- Original Sin: For fans of film noir, "Original Sin" is a passable entry in the genre, and even rivals the previous cinematic incarnation of Woolrich's novel, François Truffaut's "La Sirène du Mississippi" from 1969. Even if one has little interest in film noir, "Original Sin" benefits from the pleasant pairing of Antonio Banderas ("Spy Kids") and Angelina Jolie ("Tomb Raider") in a guilty pleasure thriller that just might be hiding an added layer of complexity, depending on how you interpret the film's last few minutes.
- O: What do you get when you recontextualize Shakespeare's "Othello" into a modern-day private school where the entanglement of a star basketball player (Mekhi Phifer of "Shaft"), a senator's daughter (Julia Stiles of "Save the Last Dance"), and the jealous son (Josh Hartnett of "Pearl Harbor") of the school's basketball coach turns tragic? A surprisingly powerful film that is a perfect accompaniment to the original text. However, the real tragedy is that this film was shelved for three years in the aftermath of Columbine, and is only seeing the light of day now.
- Osmosis Jones: The Farrelly Brothers ("There's Something About Mary") are back again, this time with a blend of animation of live action detailing the epic life-and-death struggle inside a very sick Bill Murray. Thankfully, the 'bodily functions' humor you would expect in a Farrelly Brothers production is much more clever than you would expect, and capably backed up by some decent celebrity voice talent (such as Chris Rock, David Hyde Pierce, and William Shatner).
Unfortunately, when the list of winners is short, it usually means that the list of sinners is long:
- American Pie 2: If you managed to enjoy the first "American Pie", then you will probably enjoy "American Pie 2", which delivers more of the same low-brow-humor-that-borders-on-soft-porn in abundance. But if you are looking for something that is a little bit more than an endless parade of raunchy scenes (some funny but many not-so-funny) strung together by a threadbare plot and some stock characterizations, this second serving of "American Pie" will probably leave you more nauseated than satisfied.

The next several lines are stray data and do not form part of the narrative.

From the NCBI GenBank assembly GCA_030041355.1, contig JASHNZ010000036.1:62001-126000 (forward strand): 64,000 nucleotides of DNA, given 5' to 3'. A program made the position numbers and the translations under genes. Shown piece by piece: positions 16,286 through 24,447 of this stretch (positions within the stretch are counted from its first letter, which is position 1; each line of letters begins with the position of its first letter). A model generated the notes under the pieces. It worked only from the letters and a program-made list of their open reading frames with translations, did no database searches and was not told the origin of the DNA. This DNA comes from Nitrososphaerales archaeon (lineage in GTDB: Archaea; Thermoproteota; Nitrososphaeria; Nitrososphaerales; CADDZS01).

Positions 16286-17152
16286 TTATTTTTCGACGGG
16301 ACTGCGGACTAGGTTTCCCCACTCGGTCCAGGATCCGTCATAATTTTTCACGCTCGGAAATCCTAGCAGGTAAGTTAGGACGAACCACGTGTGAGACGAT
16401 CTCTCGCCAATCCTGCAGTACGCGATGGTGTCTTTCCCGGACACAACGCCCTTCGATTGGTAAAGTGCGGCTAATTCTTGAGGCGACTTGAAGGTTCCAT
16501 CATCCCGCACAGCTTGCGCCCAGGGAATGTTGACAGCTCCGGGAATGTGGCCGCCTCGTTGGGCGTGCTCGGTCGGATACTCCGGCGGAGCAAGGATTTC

- Jay and Silent Bob Strike Back: For those who have never heard of the View Askew universe or only have a passing knowledge of it, "Jay and Silent Bob Strike Back" will appear to be little more than a this mish-mash of Zucker Brothers' parody, juvenile toilet humor, and Robert Altman-style name-dropping doesn't quite work. Even for hard-core Kevin Smith fans, "Jay and Silent Bob Strike Back" will only be of passing interest for maintaining the continuity of the previous four films. Sadly to say, it will probably be remembered as a mediocre effort, almost as bad as his disappointing sophomore feature "Mallrats".
- Rush Hour 2: If you found the first "Rush Hour" to be lacking due to the illogical plot, the so-so action sequences, and the annoying ranting of Chris Tucker, then you'll probably enjoy "Rush Hour 2" even less. Compared to last year's "Shanghai Noon", which benefited from a better pairing of Jackie Chan with the easygoing Owen Wilson, as well as a more clever script, "Rush Hour 2" seems tired and tedious, rehashing the same old stale clichés and culture-shock humor from the first film. Other than the welcome presence of Chinese cinema's 'It girl' Zhang Ziyi and some great bloopers at the end of the film, there's little reason to get caught in this 'Rush'.